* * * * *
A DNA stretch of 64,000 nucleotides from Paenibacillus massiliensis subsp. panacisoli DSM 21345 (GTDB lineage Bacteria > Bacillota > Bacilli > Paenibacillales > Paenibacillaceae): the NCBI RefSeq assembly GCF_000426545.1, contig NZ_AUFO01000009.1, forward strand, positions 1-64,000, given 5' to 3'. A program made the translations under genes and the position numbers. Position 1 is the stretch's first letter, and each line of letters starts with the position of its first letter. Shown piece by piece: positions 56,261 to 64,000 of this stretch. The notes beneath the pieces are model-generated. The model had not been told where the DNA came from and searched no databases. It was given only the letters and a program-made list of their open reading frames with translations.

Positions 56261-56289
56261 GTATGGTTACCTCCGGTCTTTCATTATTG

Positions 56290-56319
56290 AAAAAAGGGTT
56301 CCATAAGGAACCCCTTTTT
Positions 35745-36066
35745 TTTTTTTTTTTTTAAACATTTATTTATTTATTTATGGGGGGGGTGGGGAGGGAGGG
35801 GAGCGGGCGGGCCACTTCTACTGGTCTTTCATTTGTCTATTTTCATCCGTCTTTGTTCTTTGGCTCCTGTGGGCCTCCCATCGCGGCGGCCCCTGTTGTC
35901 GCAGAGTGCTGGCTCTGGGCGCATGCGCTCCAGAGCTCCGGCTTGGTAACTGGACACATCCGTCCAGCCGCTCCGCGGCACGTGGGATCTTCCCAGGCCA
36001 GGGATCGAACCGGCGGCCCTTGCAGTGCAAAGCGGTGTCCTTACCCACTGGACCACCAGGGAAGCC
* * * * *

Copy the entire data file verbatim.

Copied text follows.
A DNA stretch of 64,000 nucleotides from Paenibacillus massiliensis subsp. panacisoli DSM 21345 (GTDB lineage Bacteria > Bacillota > Bacilli > Paenibacillales > Paenibacillaceae): the NCBI RefSeq assembly GCF_000426545.1, contig NZ_AUFO01000009.1, forward strand, positions 1-64,000, given 5' to 3'. A program made the translations under genes and the position numbers. Position 1 is the stretch's first letter, and each line of letters starts with the position of its first letter. Shown piece by piece: positions 56,261 to 64,000 of this stretch. The notes beneath the pieces are model-generated. The model had not been told where the DNA came from and searched no databases. It was given only the letters and a program-made list of their open reading frames with translations.

Positions 56261-56289
56261 GTATGGTTACCTCCGGTCTTTCATTATTG

Positions 56290-56319
56290 AAAAAAGGGTT
56301 CCATAAGGAACCCCTTTTT
Positions 35745-36066
35745 TTTTTTTTTTTTTAAACATTTATTTATTTATTTATGGGGGGGGTGGGGAGGGAGGG
35801 GAGCGGGCGGGCCACTTCTACTGGTCTTTCATTTGTCTATTTTCATCCGTCTTTGTTCTTTGGCTCCTGTGGGCCTCCCATCGCGGCGGCCCCTGTTGTC
35901 GCAGAGTGCTGGCTCTGGGCGCATGCGCTCCAGAGCTCCGGCTTGGTAACTGGACACATCCGTCCAGCCGCTCCGCGGCACGTGGGATCTTCCCAGGCCA
36001 GGGATCGAACCGGCGGCCCTTGCAGTGCAAAGCGGTGTCCTTACCCACTGGACCACCAGGGAAGCC